Whale Tales

WHALES GATHER in the cool waters of Washington from roughly April to September. And the 170-odd islands of the San Juans offer prime spotting territory for orca, gray, minke, and humpback.

Three distinct orca social groups—the J, K, and L pods—dwell near the islands. San Juan Excursions (www.watchwhales.com) makes tracking their movements a snap. Climb aboard the 65-foot twinengine Odyssey for daily tours, or get dorsal fin–level with a guided sea kayak excursion. Either way, the odds are very good you’ll see orcas.

In fact, Island Adventures (www.island-adventures.com) in Anacortes guarantees sightings. Otherwise, visitors receive a “fluke pass”: a voucher to return free, for life, until they hit pay dirt.

To add tours of lighthouses to your whale-watching, charter a cruise with Orcas Island Eclipse Charters (www.orcasislandwhales.com). And on Friday Harbor’s docks, link up with San Juan Outfitters for either leisurely motor vessel tours or self-propelled kayak tours (www.sanjuanislandoutfitters.com).

Land lovers can also learn plenty about the islands’ rich ecosystem, including sea lions and porpoises, thanks to the Whale Museum (www.whalemuseum.org), or head to Lime Kiln Point on San Juan Island’s west side (www.parks.wa.gov). Many consider this state park the best land-based whale-watching vista in the Lower 48, if not the world. —AMANDA CASTLEMAN

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Read More About The Islands

5 Side Trips

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Meet The San Juan Islands

The San Juan Islands are a quintessential getaway for a reason: from orcas and organic farms to mountains and mopeds, they offer a unique adventure for everyone.

Accessible Escapes

About 25 miles north of Seattle, catch the Mukilteo ferry to Whidbey Island for a diverse day trip.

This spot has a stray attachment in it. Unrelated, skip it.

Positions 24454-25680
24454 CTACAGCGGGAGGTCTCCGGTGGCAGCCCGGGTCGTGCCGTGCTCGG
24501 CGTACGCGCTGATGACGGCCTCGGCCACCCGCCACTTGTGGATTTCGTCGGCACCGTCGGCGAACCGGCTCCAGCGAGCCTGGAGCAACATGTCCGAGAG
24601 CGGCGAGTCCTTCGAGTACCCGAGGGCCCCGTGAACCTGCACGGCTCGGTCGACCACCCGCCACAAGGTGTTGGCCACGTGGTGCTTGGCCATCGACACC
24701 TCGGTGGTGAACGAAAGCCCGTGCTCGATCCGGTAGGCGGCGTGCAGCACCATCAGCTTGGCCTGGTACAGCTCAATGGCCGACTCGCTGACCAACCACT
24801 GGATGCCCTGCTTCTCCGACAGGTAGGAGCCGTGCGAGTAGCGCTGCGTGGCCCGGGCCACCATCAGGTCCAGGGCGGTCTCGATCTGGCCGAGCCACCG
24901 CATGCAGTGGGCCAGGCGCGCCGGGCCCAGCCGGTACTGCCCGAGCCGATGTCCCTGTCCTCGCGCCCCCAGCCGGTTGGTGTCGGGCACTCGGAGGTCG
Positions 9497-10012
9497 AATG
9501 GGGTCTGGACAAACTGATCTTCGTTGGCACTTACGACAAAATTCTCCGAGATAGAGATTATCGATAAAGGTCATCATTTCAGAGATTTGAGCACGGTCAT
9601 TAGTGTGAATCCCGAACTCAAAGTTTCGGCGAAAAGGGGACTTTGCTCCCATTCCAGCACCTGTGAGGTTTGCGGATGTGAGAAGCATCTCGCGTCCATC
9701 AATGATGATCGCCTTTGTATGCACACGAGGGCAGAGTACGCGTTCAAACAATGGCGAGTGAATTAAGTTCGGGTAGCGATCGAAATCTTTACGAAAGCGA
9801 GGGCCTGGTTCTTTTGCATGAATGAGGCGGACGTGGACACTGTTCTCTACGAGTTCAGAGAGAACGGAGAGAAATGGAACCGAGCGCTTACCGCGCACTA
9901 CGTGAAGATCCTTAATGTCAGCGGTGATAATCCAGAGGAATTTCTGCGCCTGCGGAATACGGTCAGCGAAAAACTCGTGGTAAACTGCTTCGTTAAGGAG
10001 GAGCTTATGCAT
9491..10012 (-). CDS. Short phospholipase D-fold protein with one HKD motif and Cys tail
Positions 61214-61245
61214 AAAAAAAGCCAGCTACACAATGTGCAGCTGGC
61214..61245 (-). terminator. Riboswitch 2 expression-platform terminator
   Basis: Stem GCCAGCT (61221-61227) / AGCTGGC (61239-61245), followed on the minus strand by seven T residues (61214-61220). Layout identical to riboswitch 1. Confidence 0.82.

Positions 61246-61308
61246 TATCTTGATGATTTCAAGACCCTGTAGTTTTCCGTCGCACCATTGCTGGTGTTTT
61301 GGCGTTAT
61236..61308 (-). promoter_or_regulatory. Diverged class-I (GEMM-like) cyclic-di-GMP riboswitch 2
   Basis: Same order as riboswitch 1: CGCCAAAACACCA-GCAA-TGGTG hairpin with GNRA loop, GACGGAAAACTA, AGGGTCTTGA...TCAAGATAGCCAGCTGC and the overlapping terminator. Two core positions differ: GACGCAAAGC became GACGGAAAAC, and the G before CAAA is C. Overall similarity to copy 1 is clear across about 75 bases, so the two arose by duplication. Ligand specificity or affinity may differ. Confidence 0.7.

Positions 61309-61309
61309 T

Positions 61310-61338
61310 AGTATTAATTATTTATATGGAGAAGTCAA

From our Archives

Sea Fare

The San Juan Islands are surrounded by deep, cold saltwater: a boon for salmon, crabs, fishermen, and foodies alike.

Whale Tales

WHALES GATHER in the cool waters of Washington from roughly April to September. And the 170-odd islands of the San Juans offer prime spotting territory for orca, gray, minke, and humpback.

On the Surface

Waters are so clear I can eye sea stars and huge Dungeness crabs.

Painted Trails

ABOUT 30 MILES — and a ferry ride — north of Seattle, on a long, puzzle piece of land, resides what’s often known as the Puget Sound’s largest artist colony: Whidbey Island.

Friday Harbor

AN HOUR-LONG BOAT RIDE from Anacortes is all that separates mainland day-trippers from the shores of Friday Harbor, the gateway to San Juan Island.

Two If By Sea

I PULL HARD on the paddle, launching the kayak into the cold, clear Salish Sea—the coastal waterways surrounding southern Vancouver Island, Puget Sound, and the San Juan Islands. Heading for open water, I inhale the salt air off San Juan Island State Park. Its sandy, protected beach serves as a popular launch site for kayakers.

Ambrosial Atolls

From Whidbey to Orcas Island, isolation and a bounty of seafood make the area a mecca for esoteric wines, palate-cleansing brews, crisp ciders, and herbal spirits.

Island Spice

Savor a slow, dry visit to the San Juan Islands.

Dual Charms

Whidbey and its neighbor Camano woo visitors.

See Worthy

From the air, the San Juan Islands look like a necklace of gleaming emeralds, a chain of 172 pristine islands strewn across Puget Sound.

Island Lore

THE PIG WAR was a dispute over San Juan Islands territory, the only casualty of which was a single swine.

Idylls in Island County

Small-town friendliness mingles with international acclaim in local art scenes. “People don’t live here by accident.

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